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speed training in bloomington indiana

30 Days of Uncertainty

30 Days of uncertainty!


The next 30 days I would like you to focus on uncertain moments and how you handle them.  


What is uncertainty to you?

Why is it so bad?

Why is it so uncomfortable?

Aren’t all things uncertain?

Who are you to know?

Is control a necessity to peace?

When have you known for sure that you were balanced and perfect?

Have you ever been?

How have you developed your sense of expectations, goals?

Why have you?


This is just a start, but a worthwhile thought exercise to tear open some understanding of the impossibility of perfection and certainty.


Prove them wrong!

Erin


Knee Pain

Athlete: “My knee hurts.”


Coach: “Can you show me where?”


Athlete: Motions generally at entire knee.


Coach: “Can you rate your pain out of ten?”


Athlete: “I don’t know how to do that.”


Coach: “How long has it been bothering you?”


Athlete: “Since I tried to put my foot behind my head this morning.”


One of the most common concerns shared by parents, athletes, and coaches alike is pain.  Obviously, physical pain is a sign that something is not working as it should. However, not all pain is created equal.  Pain is a part of sport, and understanding this sentiment begs the age old question of being injured versus being hurt. If an athlete’s perceived pain is below a three out of ten, odds are they can work around it or perhaps even work out of the pain within a training session.  If pain is severe, we can back off and work around the issue until more information is gathered by a healthcare professional. The most important thing to realize if you are an athlete experiencing pain is that consistently working to become healthy will always trump taking time off.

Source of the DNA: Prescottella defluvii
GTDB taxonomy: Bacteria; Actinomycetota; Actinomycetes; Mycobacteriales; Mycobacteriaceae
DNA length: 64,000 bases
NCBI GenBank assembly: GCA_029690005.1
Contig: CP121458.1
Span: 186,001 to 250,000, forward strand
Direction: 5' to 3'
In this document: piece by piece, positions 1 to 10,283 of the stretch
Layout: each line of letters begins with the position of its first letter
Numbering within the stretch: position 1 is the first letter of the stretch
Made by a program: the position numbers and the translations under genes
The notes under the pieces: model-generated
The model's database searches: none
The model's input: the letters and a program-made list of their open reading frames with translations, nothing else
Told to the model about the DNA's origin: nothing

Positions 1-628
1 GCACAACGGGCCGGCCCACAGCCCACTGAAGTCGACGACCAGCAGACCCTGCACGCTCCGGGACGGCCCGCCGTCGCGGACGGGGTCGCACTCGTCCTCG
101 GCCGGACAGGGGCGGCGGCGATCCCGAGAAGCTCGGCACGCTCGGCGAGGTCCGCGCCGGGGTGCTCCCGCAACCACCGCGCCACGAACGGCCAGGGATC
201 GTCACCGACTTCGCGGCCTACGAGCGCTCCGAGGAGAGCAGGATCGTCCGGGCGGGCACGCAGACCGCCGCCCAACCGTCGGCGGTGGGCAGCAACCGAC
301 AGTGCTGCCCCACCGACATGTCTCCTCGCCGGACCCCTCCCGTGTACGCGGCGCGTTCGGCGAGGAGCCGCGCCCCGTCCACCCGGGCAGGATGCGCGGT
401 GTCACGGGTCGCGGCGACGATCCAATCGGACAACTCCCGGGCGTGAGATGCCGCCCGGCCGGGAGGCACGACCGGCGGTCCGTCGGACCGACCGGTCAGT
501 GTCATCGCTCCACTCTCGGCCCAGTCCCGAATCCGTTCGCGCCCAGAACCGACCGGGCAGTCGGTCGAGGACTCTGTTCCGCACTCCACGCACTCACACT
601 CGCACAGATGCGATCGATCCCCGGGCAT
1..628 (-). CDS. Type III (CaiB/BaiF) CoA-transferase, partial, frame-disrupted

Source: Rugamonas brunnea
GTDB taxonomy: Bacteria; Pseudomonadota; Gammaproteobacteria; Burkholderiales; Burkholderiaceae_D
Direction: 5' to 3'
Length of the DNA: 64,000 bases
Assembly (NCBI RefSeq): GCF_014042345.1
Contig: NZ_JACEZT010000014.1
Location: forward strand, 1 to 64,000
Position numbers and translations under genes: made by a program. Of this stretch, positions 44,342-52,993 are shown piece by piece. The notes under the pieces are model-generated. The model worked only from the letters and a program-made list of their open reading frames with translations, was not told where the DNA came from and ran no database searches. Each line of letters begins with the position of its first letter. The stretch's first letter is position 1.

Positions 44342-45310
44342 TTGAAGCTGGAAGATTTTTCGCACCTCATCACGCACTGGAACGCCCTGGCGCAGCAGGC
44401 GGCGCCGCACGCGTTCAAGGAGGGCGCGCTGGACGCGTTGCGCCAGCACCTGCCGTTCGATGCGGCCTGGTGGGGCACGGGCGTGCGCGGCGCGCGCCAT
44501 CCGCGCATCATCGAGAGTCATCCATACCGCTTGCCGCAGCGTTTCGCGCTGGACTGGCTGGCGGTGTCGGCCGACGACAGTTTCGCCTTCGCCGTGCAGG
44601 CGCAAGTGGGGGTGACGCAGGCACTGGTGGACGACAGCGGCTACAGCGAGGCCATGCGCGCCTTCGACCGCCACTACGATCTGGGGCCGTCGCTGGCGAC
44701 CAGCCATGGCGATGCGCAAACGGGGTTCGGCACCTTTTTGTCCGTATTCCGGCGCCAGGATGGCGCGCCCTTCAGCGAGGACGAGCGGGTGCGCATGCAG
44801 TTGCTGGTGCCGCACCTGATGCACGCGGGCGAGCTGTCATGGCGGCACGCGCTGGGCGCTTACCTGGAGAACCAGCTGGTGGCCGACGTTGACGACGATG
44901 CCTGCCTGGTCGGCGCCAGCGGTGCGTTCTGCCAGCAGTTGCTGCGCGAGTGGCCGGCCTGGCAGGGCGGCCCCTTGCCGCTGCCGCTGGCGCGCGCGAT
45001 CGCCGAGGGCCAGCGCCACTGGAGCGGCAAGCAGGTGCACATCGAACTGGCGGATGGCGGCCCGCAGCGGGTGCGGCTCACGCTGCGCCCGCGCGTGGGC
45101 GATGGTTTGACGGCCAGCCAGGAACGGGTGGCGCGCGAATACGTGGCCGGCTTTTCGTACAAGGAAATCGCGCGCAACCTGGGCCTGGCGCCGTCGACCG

When it comes to pain, a simple question you can ask your athlete is whether their pain is a product of injury (sharp, impossible to work around) or exertion (difficult training session, fatigue, or even a dull, nagging ache).  Especially in our increasingly sedentary world, young athletes are having an increasingly difficult time understanding whether the pain they are in is worth acknowledging as a serious issue. For those of you concerned parents, here are a few things you might consider before taking your child in for an MRI.


  1. Is your child in the middle of a growth spurt?

  2. Is your child sitting excessively? Sitting during the school day alone can make the hips extremely tight.

  3. Has your child recently experienced a rapid change in physical activity?

  4. Is your child taking care of their soft tissue? Stretching and foam rolling areas such as the calves, hamstrings, hip flexors, and glutes can make a huge difference in helping with knee and low back pain.

  5. Is your child eating and sleeping enough?  Under-recovering can have a huge impact on overall health and perceived pain.

  6. Is your child wearing poor fitting or new/old shoes?  Our feet are our connection to the world and if they are put in a poor position, so is everything from the ankle up.

  7. Is pain an opportunity for your child to gain attention or escape a prior commitment?  While this may sound harsh, I’m sure many of us can agree our children are far smarter than we give them credit for.  


Hopefully this checklist will provide you with some peace of mind as it relates to caring for your child as an athlete.  Pain is absolutely a subject that needs to be taken seriously, but that also means it is the athlete’s responsibility to try and understand his or her body.  While we can do everything in our power to stop it, pain is still a part of life. If it weren’t for pain, we wouldn’t be as grateful as we are for good health.  Will you allow pain to control you, or will you treat it as an obstacle to overcome?



Seth Eash


"I'm Tired"

Every day when athletes walk into the gym, we make a point to check in on them, ask how their day has been, ask about any games or practices they have had since we last saw them, check on any aches and pains we know about or new ones that may have come up. It is our job to be sure we know as much about our athletes as we can, in order to train to their individual needs to the best of our ability.